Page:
Israeli, Palestinian leaders to meet soon
( 2003-11-18 15:34) (AP)
Two Israelis were killed in a shooting attack outside Jerusalem on Tuesday, a day after Israel's prime minister said he will meet soon with his Palestinian counterpart in a move that could give a boost to the frozen Mideast peace process.
Unidentified assailants fired shots from a vehicle as it passed an army checkpoint where the two Israelis were standing on a road near the town of Bethlehem, Army Radio reported. The two died, rescue services said.
Israel pulled troops out of Bethlehem and turned the town over to Palestinian security several weeks ago. It was not immediately clear if the attack would hamper talks on a ceasefire.
Speaking to Jewish leaders in Italy on Monday, Israeli Prime Minister Ariel Sharon said he would meet his Palestinian counterpart, Ahmed Qureia, "in the coming days." It would be their first summit meeting since Qureia took office more than a month ago.
The meeting might restart work on implementing the frozen U.S.-backed Mideast peace plan called the "road map." Negotiations stalled amid a two-month-long Palestinian political crisis that ended when Qureia's full government was installed last week, after he served under a decree by Palestinian leader Yasser Arafat for a month.
Palestinians reacted with caution. One official said a positive outcome had to be assured ¡ª reflecting failed summits between Sharon and Qureia's predecessor ¡ª and another said the Palestinian premier wanted to work out truce terms with Palestinian factions before a summit with the Israelis.
It was the first time that Sharon had confirmed that he would be meeting Qureia, though it was widely expected that the two leaders would meet after Qureia's Cabinet was approved.
Sharon met with Qureia's predecessor, Mahmoud Abbas, four times, but Palestinians complained that there were few concrete results from the meetings. Abbas resigned Sept. 6 in frustration with Israel and because of turf battles with Arafat, creating a vacuum that was filled only when Qureia's Cabinet was installed Nov. 12.
Qureia has said he would be prepared to meet Sharon, but only if a positive outcome was assured. The Palestinians demand that Israel remove roadblocks and other restrictions that have crippled Palestinian life during the conflict. Israel says the barriers are necessary to keep attackers away.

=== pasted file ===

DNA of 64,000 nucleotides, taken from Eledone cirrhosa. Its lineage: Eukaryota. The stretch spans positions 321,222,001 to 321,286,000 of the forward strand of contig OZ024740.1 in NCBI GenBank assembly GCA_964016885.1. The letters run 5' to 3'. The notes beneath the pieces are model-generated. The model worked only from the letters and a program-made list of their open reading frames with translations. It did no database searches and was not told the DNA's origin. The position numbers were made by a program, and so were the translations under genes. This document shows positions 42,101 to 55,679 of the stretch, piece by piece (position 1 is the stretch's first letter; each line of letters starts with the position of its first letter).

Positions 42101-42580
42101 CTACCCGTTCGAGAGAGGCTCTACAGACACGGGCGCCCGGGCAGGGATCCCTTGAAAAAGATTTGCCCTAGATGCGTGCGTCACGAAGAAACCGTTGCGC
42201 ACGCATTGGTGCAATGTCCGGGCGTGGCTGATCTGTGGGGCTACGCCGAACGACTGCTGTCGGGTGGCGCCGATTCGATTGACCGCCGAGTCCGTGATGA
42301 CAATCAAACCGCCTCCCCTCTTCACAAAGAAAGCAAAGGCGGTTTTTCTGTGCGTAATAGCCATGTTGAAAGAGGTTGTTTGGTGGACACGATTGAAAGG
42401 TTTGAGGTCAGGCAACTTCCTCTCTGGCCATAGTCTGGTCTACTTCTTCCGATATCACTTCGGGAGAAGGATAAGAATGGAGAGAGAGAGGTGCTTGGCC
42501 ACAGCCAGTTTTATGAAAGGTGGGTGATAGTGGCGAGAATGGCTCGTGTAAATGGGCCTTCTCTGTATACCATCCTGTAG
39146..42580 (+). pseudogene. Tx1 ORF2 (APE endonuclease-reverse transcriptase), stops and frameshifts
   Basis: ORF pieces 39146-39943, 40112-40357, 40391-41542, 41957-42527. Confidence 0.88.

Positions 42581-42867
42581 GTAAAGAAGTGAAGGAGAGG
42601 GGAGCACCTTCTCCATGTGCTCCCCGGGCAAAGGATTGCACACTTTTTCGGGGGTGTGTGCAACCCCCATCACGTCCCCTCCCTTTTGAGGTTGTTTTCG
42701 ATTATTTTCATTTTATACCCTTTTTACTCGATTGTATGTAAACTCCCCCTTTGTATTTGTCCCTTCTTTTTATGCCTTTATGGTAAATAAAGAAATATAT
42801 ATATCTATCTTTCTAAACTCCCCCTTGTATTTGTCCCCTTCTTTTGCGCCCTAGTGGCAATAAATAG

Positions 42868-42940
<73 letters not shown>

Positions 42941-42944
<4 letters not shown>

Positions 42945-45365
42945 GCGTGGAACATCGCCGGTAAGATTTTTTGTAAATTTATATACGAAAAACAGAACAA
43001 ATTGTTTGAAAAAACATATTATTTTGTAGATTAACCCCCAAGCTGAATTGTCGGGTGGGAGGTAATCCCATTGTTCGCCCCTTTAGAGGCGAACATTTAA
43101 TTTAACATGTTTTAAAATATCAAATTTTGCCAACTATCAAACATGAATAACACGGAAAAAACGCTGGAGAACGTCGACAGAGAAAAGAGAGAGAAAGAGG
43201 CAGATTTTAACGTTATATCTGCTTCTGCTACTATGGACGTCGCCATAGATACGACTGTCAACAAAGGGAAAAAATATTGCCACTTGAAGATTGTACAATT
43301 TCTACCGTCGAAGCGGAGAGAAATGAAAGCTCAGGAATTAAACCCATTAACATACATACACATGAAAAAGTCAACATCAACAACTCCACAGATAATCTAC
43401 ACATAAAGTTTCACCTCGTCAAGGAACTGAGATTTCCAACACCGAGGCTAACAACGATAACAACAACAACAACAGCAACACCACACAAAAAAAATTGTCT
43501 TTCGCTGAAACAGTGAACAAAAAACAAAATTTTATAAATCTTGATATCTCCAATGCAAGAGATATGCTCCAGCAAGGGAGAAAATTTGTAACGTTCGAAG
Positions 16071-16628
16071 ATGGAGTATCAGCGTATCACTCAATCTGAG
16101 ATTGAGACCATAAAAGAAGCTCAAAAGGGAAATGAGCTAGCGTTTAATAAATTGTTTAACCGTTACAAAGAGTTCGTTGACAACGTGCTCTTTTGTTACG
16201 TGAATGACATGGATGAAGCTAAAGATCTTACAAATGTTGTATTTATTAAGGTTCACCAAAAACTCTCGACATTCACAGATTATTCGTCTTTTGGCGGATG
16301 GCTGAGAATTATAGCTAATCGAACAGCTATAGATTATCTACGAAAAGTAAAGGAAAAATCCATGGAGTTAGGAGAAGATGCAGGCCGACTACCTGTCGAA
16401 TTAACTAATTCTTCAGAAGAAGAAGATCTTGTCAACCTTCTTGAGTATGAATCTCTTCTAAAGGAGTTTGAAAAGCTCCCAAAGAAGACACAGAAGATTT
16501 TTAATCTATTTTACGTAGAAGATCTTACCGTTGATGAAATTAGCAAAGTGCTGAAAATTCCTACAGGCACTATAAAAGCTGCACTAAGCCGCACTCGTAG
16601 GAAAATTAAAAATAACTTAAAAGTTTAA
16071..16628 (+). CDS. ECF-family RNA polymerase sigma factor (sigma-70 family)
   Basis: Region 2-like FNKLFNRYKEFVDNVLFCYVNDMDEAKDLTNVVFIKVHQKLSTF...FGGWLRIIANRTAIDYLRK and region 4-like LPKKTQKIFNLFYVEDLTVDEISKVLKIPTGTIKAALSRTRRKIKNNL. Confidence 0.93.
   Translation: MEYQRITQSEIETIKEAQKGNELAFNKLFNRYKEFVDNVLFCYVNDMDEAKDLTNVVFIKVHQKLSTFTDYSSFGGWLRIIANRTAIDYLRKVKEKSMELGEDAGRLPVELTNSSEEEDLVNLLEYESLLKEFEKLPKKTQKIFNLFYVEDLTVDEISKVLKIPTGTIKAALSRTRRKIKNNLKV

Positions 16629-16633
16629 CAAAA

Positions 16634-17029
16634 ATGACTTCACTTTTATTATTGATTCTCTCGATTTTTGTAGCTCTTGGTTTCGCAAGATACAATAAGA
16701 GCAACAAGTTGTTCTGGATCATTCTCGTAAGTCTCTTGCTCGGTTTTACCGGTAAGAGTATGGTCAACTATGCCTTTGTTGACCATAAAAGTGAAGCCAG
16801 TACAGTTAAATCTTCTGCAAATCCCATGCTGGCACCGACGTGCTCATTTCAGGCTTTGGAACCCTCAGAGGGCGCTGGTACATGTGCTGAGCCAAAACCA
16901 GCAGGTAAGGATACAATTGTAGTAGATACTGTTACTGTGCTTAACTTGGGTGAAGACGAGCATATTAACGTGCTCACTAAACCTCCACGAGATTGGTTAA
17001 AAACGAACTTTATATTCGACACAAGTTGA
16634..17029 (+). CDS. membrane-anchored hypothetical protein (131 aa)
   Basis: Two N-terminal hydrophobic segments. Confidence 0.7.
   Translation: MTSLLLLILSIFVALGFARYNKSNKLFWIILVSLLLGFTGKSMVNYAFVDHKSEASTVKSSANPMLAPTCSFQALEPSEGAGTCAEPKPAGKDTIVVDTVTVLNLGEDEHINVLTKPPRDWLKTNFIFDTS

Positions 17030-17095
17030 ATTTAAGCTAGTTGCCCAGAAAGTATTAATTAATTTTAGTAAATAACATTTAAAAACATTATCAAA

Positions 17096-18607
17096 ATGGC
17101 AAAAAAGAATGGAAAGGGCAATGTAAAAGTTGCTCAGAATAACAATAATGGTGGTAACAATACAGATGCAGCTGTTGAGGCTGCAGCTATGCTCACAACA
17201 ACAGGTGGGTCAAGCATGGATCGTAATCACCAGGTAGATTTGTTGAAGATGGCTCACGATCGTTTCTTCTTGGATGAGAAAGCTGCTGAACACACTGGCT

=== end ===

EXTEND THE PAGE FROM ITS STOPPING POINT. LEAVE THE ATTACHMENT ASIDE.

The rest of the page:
Palestinian Cabinet minister Saeb Erekat, the chief negotiator with Israel, told The Associated Press that no date had been set for the summit meeting. "This meeting needs to be well prepared," he said, "but we are not against meeting with Sharon."
Another Palestinian official, speaking on condition of anonymity, said Qureia wanted to negotiate a cease-fire with Palestinian factions first, and then he would meet Sharon.
In Rome, Sharon adviser Raanan Gissin said the meeting could possibly come next week, although nothing had yet been arranged.
"There's no problem on our part," he said. "The other side asked for some time."
An earlier truce halted most violence for six weeks in the summer but collapsed amid Palestinian bombing attacks and Israeli military operations, stalling peace efforts.
Truce efforts continued Monday. Egyptian security chief Omar Suleiman met Monday with Israeli officials as well as Qureia and Arafat, noting "positive signs" from the Israelis. A cease-fire is seen as an essential first step toward progress along the "road map," which leads to a Palestinian state in 2005.
Suleiman told the Palestinians that Israeli leaders, while not giving any assurances, appeared receptive, Palestinian Foreign Minister Nabil Shaath said after meeting with the intelligence chief.
"He did say that there is an opportunity that must be taken advantage of. There is a positive atmosphere and a new language," Shaath said. "He told us that he is optimistic."
Suleiman invited all the Palestinian groups for talks next Monday in Cairo, Shaath said. "Today's meeting was positive, but there is a need for further talks," he said.
A draft of a truce agreement is circulating among activists with Arafat's Fatah movement, Palestinians said late Monday. The draft, initialed by Qureia, calls for a halt to Palestinian attacks against Israelis if Israel stops its military operations, the said, adding that it is still under discussion.
In the past, Israel has said it will only halt military strikes if Palestinian security forces begin dismantling militant groups, including Hamas and Islamic Jihad. However, Israel has signaled in recent weeks that it is willing to test a truce for a limited period, without insisting on an immediate crackdown on armed groups.
Asked about truce prospects as he left Arafat's office, Suleiman said: "Hopefully, there is a cease-fire and dialogue and many good things."
Suleiman earlier held talks with Israel officials and the U.S. ambassador to Israel, Dan Kurtzer.
Nafez Azzam, an Islamic Jihad spokesman in Gaza, said Monday his group is also willing to halt attack on Israelis "if Israel stops its attacks on our people."
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